Black History

Black History Month

 

Black History Month is celebrated in February of each year. Although it is celebrated annually during the month of February, we are reminded of African American Inventors’ achievements and contributions every day. During the month of February, we recognize and celebrate the perseverance of African Americans determination in the United States.

According to the Association for the Study of African American Life and History (ASALH), “Why does Black History Month occur in February?” the relevance of February goes back to 1926, when ASALH’s founder Dr. Carter G. Woodson first established “Negro History Week” during the second week of February. And, why that week?  Because it encompasses the birthdays of Abraham Lincoln and Frederick Douglass—both men being great American symbols of freedom. However, Woodson never confined Negro History to a week.  His life’s work and the mission of ASALH since its founding in 1915 represent a living testimony to the year-round and year-after-year study of African American history.”

https://asalh.org/about-us/about-black-history-month/ 

To learn more about Dr. Carter G. Woodson and Black History Month explore the links below:

Association for the Study of African American Life and History (ASALH®) - https://asalh.org/ 

Black History Month - https://www.africanamericanhistorymonth.gov/ 

 

Recommended books to celebrate black inventors:


Carter G. Woodson: The Man Who Put "Black" in American History by Jim Haskins

This biography tells the story of Carter G. Woodson, the "Father of Black History Month."  It also explains why Black History Month is so important for all people to celebrate and recognize. Woodson learned at an early age he had to be persistent in educating himself and others about black history. This biography calls attention to the many personal and professional challenges and achievements Woodson had to face to bring the contributions of Black American History to the world.

Carter G. Woodson

 

Timelines from Black History: Leaders, Legends, Legacies by DK

This book takes the reader on a journey from early African kingdoms to modern times. Along the way, kids will learn about some of the greatest accomplishments of Africans and African Americans throughout history. The timeline provides an overview of African and African American pioneers from Mansa Musa to Barack Obama.  This title is a great resource to introduce and explore African and African American history with a child.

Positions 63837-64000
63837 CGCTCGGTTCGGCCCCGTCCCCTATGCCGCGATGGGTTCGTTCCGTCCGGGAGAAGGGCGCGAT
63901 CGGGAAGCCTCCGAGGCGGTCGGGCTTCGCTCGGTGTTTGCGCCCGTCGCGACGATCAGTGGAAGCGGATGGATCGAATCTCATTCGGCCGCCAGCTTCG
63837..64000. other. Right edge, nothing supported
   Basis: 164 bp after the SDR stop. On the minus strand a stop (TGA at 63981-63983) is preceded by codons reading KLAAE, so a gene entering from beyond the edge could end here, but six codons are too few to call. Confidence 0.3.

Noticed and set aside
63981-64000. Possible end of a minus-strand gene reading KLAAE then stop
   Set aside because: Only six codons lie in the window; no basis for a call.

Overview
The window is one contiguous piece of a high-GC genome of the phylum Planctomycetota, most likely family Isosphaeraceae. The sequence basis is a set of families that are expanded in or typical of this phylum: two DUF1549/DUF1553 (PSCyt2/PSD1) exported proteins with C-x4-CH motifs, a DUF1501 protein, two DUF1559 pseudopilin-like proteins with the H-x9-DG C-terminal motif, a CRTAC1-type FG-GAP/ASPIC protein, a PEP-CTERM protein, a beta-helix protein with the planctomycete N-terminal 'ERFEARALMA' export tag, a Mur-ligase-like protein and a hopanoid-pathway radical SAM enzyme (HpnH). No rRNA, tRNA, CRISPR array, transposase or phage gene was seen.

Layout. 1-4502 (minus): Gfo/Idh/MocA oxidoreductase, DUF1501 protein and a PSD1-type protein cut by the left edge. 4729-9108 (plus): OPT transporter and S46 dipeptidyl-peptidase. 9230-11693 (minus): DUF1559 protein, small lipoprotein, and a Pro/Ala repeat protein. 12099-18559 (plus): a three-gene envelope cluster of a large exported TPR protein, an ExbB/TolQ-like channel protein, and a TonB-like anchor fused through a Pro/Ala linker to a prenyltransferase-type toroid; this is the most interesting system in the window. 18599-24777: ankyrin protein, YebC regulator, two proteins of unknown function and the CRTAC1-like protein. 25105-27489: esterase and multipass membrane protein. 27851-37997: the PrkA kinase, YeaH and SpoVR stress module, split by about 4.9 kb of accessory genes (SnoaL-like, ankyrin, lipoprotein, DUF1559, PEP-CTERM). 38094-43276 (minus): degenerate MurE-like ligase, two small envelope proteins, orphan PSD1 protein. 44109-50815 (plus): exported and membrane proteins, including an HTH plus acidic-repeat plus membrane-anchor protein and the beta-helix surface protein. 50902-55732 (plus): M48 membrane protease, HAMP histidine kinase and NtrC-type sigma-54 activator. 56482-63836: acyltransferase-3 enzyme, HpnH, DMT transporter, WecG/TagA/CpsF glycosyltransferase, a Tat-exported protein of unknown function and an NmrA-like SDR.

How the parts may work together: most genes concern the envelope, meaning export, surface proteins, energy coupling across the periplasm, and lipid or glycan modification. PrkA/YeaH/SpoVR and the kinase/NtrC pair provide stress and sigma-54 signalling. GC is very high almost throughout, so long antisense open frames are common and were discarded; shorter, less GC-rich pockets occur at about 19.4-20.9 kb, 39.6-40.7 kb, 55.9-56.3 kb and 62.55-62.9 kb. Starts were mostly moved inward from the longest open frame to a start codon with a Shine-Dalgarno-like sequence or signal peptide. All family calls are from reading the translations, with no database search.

Timelines from Black History

 

Patricia's Vision: The Doctor Who Saved Sight by Michelle Lord

Patricia Bath not only invented the Laserphaco Probe to remove cataracts from the eye, but she was also the first African American female doctor to receive a United States medical patent for her probe. From an early age, Bath had the compassion to want to help the people in her community. With her invention, she continues to help people around the world see. Bath’s story shows she had to face many obstacles on her journey to becoming a medical doctor, but "she saw possibility wherever she went."

Patricia's Vision

 

George Crum and the Saratoga Chip by Gaylia Taylor

As a young boy, George Crum had a passion for cooking food. He followed his dreams and eventually started his own restaurant in Saratoga Springs, New York.  On his journey to becoming an entrepreneur and restaurant owner, he worked at Moon’s Lake House where he invented one of America’s favorite snack foods - the potato chip. Read the story to find out how the famous potato chip was invented.

George Crum

 

Ada Twist, Scientist by Andrea Beaty

Ada questions everything. She is determined to figure the world around her out. While keeping her safe, her parents allow Ada the room to be curious and explore. This book is a good resource for kids asking "Why?" in everyday life. Let children know that it's ok to ask questions about the world around them and encourage their exploration.

Ada Twist

 

Celebrate Black Inventors

Celebrate Black Inventors at the Central Library (Ring of Knowledge) on Saturday, February 19 from 2-3pm. This event is best for ages 8-12, but all are welcome!

 

 

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